By Ron VandenBoom
To what extraordinary length would you go to promote your business?
To one Internet business, and to one community in Oregon, there seems to be no length that is too far to go.
Halfway Oregon is a small community of only 360 population that is primarily known for its snowmobiling, fishing, hunting, backpacking and quiet laid-back atmosphere. Only a few stores dot the landscape of this sleepy little village nestled in the Pine Valley. Most of them are related in some way to out-door recreation.
It would seem an unlikely place for Internet and community to merge, but as of Wednesday, Jan. 19, that's exactly what happened.
You see, Halfway, Oregon decided to change its name from Halfway to Half.com.
It would seem that a representative of the little community paid a visit to Halfway In Dec. 1999, and approached Mayor Dick Crow with the proposition. In exchange for Halfway's agreement they would receive 20 computers to the city's elementary school computer lab; a prize to be raffled at the County Fair; and funds to be used in civic improvement efforts.
Little did the community know after agreeing to the arrangement that they would be invaded by a hoard of news media giants like CNN, the Wall Street Journal, USA today, Good Morning America, and dozens more.
Not a bad start to a website that features, at the moment, very little in the way of product.
Half.com is however a unique concept that is bound to receive a boost from all of the publicity surrounding the launch of this interesting little site. The concept is simple everything you offer for sale is at least 50 percent off the regular retail price and anyone who has something they want to sell, and who is willing to sell it for 50 percent off, can sell it on Half.com.
For now the selection is a bit on the sparse side. Books, music, movies, and games, are currently the only things you can find for sale and most of these are older editions.
But don't let this discourage you. The site has only existed since Jan. 19, and I'm sure with the millions of dollars worth of free advertising the site has received from its ingenious kick-off campaign, it will only be a matter of time before thousands on thousands of items are offered for sale by small businesses, collectors, and individuals all over the country.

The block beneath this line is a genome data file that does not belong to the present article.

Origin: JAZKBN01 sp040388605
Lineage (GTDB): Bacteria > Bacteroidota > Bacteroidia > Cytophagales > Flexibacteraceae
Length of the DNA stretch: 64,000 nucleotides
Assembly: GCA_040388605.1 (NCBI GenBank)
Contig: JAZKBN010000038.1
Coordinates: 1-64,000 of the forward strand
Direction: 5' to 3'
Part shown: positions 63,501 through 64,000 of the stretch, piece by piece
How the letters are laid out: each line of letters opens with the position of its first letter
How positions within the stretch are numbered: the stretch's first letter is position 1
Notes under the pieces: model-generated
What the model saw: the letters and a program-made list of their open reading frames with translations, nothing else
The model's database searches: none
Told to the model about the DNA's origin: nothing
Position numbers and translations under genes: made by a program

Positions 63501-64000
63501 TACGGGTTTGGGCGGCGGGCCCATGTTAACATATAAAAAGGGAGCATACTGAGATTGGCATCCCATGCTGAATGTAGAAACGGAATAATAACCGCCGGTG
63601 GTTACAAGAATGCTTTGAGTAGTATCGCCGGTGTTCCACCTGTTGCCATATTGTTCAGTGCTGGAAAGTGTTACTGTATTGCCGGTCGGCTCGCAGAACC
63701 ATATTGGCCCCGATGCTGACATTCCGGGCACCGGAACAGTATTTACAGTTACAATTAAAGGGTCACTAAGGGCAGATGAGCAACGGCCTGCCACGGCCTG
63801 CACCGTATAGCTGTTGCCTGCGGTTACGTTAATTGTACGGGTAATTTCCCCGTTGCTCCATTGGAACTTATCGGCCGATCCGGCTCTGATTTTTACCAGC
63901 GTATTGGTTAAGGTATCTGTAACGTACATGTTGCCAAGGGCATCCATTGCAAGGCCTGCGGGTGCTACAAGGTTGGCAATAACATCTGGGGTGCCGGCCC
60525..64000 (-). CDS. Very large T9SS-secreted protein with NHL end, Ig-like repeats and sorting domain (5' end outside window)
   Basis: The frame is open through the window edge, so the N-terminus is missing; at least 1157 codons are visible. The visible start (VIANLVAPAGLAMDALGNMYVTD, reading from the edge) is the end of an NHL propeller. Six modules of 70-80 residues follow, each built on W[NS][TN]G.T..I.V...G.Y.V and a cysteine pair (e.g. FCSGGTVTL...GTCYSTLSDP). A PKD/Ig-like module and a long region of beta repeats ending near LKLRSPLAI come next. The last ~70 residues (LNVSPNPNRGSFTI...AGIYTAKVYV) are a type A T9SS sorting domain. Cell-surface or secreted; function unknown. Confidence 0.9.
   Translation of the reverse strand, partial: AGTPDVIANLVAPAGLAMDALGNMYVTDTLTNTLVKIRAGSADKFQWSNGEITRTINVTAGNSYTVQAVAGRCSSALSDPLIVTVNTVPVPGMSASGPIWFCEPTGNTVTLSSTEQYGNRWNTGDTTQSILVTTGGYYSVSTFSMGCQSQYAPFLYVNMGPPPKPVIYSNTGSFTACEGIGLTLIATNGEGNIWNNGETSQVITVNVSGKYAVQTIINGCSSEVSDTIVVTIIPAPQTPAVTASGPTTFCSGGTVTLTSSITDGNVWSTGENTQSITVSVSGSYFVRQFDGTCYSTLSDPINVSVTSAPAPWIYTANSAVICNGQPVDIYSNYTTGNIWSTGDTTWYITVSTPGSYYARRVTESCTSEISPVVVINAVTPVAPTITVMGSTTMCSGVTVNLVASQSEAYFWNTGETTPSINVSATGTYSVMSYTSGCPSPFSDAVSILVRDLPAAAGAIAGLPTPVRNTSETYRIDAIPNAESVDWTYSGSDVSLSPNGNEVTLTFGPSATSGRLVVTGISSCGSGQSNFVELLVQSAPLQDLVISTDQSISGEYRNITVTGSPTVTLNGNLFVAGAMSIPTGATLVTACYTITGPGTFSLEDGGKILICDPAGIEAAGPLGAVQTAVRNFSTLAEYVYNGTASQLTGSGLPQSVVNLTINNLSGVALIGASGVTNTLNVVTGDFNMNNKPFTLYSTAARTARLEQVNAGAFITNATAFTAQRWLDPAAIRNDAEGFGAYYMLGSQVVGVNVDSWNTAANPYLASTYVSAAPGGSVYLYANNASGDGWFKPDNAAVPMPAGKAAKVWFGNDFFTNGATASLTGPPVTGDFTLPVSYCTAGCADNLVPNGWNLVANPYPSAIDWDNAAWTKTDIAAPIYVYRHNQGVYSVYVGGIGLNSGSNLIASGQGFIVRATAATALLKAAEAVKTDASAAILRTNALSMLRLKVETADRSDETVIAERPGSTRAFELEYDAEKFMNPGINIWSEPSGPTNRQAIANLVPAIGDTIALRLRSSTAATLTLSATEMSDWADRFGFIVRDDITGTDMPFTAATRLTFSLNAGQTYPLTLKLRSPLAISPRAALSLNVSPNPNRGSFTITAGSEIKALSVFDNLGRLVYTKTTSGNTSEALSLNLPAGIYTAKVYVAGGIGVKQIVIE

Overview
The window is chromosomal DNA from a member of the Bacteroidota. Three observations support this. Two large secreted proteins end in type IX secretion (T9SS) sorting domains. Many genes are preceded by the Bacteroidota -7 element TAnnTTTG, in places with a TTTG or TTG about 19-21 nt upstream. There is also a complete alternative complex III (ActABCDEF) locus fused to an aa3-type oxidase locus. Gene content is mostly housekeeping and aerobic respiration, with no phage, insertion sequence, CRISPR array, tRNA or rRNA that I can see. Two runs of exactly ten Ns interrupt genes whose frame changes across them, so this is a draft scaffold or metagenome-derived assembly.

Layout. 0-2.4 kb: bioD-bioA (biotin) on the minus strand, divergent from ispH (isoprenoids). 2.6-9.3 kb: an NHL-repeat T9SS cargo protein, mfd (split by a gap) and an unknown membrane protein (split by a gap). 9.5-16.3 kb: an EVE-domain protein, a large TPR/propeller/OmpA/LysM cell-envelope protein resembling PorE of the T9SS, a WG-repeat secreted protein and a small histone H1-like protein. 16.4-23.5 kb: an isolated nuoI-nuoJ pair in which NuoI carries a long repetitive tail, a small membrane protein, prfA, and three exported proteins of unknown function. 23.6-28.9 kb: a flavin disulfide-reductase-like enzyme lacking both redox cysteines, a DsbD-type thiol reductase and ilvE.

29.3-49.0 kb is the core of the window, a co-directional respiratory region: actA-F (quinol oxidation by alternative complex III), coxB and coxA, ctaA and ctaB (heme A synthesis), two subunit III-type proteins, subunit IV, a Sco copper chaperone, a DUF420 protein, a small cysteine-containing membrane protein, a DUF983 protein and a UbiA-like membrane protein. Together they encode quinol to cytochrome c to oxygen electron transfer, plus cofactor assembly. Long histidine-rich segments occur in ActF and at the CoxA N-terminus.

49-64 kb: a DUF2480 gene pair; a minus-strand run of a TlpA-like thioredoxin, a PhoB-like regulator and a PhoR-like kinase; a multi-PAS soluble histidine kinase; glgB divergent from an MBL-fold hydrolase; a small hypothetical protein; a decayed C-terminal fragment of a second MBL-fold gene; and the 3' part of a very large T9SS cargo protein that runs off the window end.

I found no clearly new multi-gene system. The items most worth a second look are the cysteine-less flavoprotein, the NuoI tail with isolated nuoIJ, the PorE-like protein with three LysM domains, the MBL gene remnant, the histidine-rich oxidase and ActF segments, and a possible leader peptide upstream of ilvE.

One nice feature is that while the customer that's you pays for their purchases with a credit card, the card is not charged until half.com is assured the item you ordered is actually shipped.
This is an obvious concern seeing as how the items you're buying are being purchased from small businesses and individuals just like yourself.
Nor is it a concern that some unknown, and unscrupulous individual will abscond with your credit card number. According to Half.com, no seller ever sees a credit card number.
This is not an auction site and purchases are made instantly in your shopping cart just the way they are at any other retail site.
My concerns are that I have yet to see a guarantee of any kind on your purchase. I'm not saying there isn't one, I'm just saying that I've yet to see it.
What happens when I buy a movie from Joe Blow in Illinois and when I get it, I find Joe's five-year-old has smeared jam inside the cassette. How do I get a refund? Can I get a refund?
It's obvious that a market for a site like this exists over the Internet, just as a market exists for garage sales, flee markets, and second-hand stores, but I think I would rather be a first-time seller at Half.com than a first-time buyer. At least for now.